vertebrae with hyposphene.  Two sacral vertebrae [in life probably].  Caudal
verts, except most anterior members, flattened ventrally and with
haemopophyses (absent in first three); distal caudals with small median
pre-neural spine between prezygapophyses, anterior to neural spine proper;
rami of proximal end of each haemopophysis joined by bridge, at least in
distal part of tail.
 
Major limb bones long and slender, with hollow shafts; propodials longer
than epipodials; bones of forelimb about two-thirds as long as hindlimb.
 
Scapula broad both dorsally and ventrally, only moderately inflected;
coracoid with small foramen; dermal elements of pectoral girdle not known.
Humerus with high deltopectoral crest, well-marked supinator process and
ectepicondylar groove, no entepicondylar foramen or groove; ulna without
olecranon; no manus.
 
Acetabulum closed.
 
Ilium with short anterior spine, long posterior spine, well-developed
supra-acetabular crest, forming most of the acetabulum; pubis long, with
small obturator foramen, twisted proximally in typical pseudosuchian manner,
distally plate-like and directed steeply downwards, thickening of lateral
corner of distal end; ischium also elongate, peduncle flattened laterally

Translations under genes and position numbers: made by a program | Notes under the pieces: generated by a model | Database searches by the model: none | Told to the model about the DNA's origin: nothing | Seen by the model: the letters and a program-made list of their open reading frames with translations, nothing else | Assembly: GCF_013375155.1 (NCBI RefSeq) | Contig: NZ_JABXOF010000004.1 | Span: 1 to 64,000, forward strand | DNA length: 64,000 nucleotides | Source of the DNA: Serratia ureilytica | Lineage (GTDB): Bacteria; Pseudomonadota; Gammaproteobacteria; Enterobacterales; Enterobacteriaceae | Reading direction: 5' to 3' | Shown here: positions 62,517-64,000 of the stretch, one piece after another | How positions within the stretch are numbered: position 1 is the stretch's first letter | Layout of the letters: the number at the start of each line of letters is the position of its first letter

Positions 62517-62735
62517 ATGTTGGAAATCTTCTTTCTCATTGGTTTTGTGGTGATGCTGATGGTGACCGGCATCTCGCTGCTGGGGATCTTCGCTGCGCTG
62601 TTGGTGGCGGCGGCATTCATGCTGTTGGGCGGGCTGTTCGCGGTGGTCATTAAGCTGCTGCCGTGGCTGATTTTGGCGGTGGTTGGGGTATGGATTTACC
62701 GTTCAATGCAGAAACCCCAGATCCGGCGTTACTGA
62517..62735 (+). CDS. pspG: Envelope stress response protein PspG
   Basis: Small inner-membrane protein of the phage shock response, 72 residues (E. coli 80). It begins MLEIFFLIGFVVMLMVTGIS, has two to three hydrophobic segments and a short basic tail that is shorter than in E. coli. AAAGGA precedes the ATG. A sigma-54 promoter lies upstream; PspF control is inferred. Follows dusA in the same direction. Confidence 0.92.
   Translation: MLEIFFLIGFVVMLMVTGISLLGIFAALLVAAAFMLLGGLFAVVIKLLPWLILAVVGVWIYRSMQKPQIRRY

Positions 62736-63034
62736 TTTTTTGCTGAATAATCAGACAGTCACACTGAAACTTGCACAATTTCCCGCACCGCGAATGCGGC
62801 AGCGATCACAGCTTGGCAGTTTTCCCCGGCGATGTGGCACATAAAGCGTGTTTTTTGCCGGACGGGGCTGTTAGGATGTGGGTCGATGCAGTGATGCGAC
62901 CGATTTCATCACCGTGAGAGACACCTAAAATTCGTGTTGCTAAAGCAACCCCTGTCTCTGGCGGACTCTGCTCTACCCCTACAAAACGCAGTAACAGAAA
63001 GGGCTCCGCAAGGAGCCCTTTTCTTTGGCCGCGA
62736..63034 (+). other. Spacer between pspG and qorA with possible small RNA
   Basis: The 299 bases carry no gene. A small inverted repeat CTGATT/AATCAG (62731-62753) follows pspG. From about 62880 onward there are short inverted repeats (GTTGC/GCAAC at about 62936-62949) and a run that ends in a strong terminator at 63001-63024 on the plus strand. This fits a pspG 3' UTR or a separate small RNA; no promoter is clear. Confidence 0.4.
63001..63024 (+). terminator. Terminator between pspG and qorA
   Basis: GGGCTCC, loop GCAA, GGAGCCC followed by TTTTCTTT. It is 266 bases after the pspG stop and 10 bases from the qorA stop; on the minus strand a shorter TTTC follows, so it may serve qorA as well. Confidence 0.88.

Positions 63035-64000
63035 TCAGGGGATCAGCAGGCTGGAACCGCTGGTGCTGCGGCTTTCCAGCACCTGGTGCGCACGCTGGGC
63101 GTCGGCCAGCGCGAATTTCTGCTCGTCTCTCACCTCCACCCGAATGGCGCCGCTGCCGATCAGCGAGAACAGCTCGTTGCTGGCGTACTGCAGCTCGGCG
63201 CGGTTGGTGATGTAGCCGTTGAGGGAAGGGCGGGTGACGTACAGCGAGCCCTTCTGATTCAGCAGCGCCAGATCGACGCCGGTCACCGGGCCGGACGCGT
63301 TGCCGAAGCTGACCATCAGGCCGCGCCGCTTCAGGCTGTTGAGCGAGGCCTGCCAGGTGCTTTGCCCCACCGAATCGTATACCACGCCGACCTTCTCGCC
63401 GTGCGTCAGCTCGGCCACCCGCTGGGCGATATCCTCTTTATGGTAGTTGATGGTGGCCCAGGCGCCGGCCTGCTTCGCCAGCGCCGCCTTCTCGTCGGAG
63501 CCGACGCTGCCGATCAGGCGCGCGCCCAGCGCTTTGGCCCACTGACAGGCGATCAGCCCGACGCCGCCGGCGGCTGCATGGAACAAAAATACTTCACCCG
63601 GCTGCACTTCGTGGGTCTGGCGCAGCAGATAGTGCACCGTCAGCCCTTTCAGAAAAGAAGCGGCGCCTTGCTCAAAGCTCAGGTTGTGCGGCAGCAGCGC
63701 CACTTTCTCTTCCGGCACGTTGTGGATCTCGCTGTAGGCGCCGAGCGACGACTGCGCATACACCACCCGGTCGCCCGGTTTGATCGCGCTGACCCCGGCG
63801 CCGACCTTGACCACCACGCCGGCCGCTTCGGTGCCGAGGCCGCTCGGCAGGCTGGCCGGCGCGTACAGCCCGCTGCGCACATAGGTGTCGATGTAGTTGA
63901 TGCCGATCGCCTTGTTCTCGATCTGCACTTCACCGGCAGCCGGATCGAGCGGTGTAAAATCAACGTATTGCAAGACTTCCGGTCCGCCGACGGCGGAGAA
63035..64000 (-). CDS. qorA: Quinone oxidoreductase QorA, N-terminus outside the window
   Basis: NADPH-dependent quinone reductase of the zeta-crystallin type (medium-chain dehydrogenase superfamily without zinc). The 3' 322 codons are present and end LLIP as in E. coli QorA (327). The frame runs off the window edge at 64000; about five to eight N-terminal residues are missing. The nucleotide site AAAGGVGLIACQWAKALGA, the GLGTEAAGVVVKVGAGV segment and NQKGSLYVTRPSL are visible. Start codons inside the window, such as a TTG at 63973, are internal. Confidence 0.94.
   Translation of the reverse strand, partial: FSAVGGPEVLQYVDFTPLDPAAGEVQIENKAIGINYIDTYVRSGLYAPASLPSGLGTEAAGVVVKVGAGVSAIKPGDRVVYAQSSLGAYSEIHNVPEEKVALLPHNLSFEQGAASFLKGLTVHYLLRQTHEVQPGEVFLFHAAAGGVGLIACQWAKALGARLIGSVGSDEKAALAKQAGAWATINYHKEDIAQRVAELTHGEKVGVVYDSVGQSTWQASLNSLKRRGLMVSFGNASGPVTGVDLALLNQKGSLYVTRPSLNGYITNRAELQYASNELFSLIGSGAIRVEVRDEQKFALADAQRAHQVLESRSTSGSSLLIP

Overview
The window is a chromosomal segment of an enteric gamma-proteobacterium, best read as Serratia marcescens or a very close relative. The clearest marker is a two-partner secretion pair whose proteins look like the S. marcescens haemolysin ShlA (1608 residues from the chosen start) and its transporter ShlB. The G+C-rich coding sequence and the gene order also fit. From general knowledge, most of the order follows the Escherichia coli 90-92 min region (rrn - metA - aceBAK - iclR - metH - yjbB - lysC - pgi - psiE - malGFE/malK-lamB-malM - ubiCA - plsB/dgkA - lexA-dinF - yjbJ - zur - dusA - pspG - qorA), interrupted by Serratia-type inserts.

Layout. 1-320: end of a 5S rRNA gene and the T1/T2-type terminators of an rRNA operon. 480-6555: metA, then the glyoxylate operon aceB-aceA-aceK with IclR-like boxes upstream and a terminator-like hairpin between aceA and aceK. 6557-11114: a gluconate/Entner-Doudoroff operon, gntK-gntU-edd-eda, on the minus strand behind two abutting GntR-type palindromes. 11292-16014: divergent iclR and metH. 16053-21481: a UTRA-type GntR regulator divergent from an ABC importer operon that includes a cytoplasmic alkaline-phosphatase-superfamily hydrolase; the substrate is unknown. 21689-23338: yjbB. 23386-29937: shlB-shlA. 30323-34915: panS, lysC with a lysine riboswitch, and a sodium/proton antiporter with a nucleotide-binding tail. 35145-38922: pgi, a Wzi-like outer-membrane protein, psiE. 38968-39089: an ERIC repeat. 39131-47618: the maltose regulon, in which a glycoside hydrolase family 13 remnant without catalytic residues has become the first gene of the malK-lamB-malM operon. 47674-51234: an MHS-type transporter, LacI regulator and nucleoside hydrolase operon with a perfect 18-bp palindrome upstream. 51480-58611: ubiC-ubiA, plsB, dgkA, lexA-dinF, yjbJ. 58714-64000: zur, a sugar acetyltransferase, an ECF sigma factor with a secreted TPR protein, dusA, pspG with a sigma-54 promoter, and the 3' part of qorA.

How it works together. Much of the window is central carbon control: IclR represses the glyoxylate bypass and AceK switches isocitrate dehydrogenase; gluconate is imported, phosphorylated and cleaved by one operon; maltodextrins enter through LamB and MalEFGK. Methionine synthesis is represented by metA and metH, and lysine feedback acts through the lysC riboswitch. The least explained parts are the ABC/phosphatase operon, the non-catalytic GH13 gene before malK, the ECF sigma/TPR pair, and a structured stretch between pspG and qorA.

and with sharp anteroventral edge, possibly not meeting its fellow in
mid-line but diverging from it distally, distal end slightly thickened.
 
Femur slightly sigmoidal, with prominent 4th trochanter high on shaft;
fibula with anterior muscle process; fibulare crocodyloid, pes otherwise
unknown.
 
Paramedian dorsal scutes, not corresponding in number with verts but more
numerous, keeled externally, each notched posteriorly and overlapping
anterior spine of scute behind it, without ornament.
 
 
Teleocrater:
 
First impression is a vertebral column of a saurischian type, associated
with the ilium and limb bones of a pseudosuchian.  The verts resemble a
coelurosaur very closely; long, especially anterior, cervicals, and
generally lightly constructed.  But the acetabulum certainly closed; humerus
has supinator process and ectepicondylar groove; femur has no well-defined